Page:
Behaviours are important: Given the report’s focus on prevention, the report looks at the demand side of reduction. Behavioural and cultural change can reduce emissions significantly. Social science now forms part of IPCC report. 

IPCC Report, April 2022

This IPCC report is an important step in helping countries and companies achieve their net-zero goals.

The Scrouge of Chemical Pollution

Chemicals have been instrumental in bettering our lives, and their use is ubiquitous. Chemicals are found in fertilisers used in agriculture, household appliances, soaps and detergents, clothes we wear, cars, packaging materials, sports shoes, helmets, hand sanitisers, medicines, computers, undersea cables, aerospace, mobile phones and many more products.

Photo by Stormseeker on Unsplash

While chemicals have benefitted humankind immensely, ey have several harmful effects. Unfortunately, the recent focus on greenhouse gas emissions has obscured the equally important issue of chemical pollution. So, what is chemical pollution? Chemical pollution is the presence or increase in our environment of chemical pollutants that are not naturally present or found in amounts higher than their natural background values. Chemical pollution comes from three primary sources – Persistent Organic Pollutants that come from fertilisers; oil that comes from urban-based runoffs, operational fuel discharge and oil spills; and toxic metals that come from industrial activity and waste dumps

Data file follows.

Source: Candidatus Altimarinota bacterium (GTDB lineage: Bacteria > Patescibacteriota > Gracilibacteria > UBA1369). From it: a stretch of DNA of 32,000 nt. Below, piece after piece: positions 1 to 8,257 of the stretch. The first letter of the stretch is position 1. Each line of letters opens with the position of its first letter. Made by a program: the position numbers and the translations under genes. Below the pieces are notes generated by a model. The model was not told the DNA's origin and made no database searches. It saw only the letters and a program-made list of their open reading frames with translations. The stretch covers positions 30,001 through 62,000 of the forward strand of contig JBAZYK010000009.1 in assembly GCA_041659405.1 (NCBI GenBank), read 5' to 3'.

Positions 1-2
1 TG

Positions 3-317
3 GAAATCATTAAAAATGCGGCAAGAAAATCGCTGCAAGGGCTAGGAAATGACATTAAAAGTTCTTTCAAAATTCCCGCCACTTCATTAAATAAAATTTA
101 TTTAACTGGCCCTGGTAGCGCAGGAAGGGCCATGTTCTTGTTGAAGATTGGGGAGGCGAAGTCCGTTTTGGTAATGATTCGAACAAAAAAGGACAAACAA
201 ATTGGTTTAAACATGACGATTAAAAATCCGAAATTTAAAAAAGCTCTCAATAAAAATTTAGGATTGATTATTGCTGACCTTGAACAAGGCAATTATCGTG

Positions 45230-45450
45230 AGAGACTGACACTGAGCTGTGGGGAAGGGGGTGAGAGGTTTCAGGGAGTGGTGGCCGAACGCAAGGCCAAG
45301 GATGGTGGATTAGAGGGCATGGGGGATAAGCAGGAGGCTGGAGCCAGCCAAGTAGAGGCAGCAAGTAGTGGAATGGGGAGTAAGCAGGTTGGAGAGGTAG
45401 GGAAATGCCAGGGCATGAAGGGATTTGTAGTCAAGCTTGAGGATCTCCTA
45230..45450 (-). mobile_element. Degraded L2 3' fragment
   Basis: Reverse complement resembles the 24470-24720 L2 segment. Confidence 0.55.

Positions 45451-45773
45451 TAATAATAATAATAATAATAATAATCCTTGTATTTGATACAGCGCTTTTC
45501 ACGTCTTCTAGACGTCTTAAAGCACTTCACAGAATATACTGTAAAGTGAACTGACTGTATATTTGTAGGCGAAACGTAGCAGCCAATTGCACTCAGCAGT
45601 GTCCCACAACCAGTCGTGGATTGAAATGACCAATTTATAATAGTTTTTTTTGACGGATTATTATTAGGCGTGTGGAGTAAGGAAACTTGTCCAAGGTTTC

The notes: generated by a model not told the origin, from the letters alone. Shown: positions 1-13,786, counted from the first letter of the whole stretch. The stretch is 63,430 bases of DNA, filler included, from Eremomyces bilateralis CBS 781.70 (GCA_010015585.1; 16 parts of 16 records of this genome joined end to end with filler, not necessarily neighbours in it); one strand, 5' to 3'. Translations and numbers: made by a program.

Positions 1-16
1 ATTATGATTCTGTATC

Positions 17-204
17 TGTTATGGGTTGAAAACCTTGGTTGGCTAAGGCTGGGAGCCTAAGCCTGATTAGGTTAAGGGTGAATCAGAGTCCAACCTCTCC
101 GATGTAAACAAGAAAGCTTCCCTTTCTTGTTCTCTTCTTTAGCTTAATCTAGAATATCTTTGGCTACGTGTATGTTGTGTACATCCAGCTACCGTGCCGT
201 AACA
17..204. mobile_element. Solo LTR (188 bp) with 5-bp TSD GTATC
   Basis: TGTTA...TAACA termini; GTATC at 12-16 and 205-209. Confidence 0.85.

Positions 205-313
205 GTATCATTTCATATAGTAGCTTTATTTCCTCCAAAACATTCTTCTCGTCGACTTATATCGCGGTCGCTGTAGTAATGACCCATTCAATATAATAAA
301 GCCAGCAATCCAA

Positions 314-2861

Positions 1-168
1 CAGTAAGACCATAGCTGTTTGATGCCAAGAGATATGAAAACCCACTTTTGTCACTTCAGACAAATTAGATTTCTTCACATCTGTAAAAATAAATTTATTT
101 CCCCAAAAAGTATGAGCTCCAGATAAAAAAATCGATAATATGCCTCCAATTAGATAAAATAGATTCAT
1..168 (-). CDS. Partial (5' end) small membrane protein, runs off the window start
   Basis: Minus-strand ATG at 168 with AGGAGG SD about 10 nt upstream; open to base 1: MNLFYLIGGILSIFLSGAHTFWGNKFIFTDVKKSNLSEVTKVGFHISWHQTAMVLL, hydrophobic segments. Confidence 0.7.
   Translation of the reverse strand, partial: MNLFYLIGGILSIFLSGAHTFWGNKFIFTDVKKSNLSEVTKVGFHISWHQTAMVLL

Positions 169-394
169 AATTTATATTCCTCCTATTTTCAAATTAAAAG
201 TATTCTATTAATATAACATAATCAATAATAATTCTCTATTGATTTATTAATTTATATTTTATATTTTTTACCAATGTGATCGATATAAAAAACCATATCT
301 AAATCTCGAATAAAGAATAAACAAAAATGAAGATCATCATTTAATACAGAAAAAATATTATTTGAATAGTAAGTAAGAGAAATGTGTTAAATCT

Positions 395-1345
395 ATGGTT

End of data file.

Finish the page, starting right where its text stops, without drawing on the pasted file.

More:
There are many sources of chemical pollution. For example, fertilisers and pesticides used in agriculture can seep into the soil and contaminate it. Ships containing crude oil can cause oil spills and cause chemical pollution. Everyday household cleaner released in water carries several polluting chemicals. In industries, chemical pollution results from human activities like the manufacturing, handling, storing, and disposing of chemicals. Thus, chemical pollution pervades all human activities.

The impact of chemical pollution can be severe. In seas, rivers and lakes, many areas suffer from low levels of oxygen due to chemicals from land running off into the sea. As a result, there is a mass killing of fishes and destruction of water body ecology. As a result, fishing communities are finding it difficult to survive – the boats are getting spoilt, and their catch is reduced. On land, the effects are far-reaching. Fields poisoned by chemicals may become unusable. Crops may contain higher than permissible levels of chemicals. Contaminated water sources add to the problem. Compared to CO2 emissions, toxins in the soil remain for centuries. In humans, chemical pollution causes damage to the liver, kidneys, nervous system, blood, cardiovascular system, immune system, or reproductive system. Certain pollutants can also be carcinogenic.

What can be done? First, we need to create effective regulations with robust monitoring mechanisms. Awareness and education for responsible behaviour are essential. Companies need to take urgent steps. Chemical pollution is a scrouge that needs to be stamped out.

Deep-Sea Mining, Renewables and Sustainability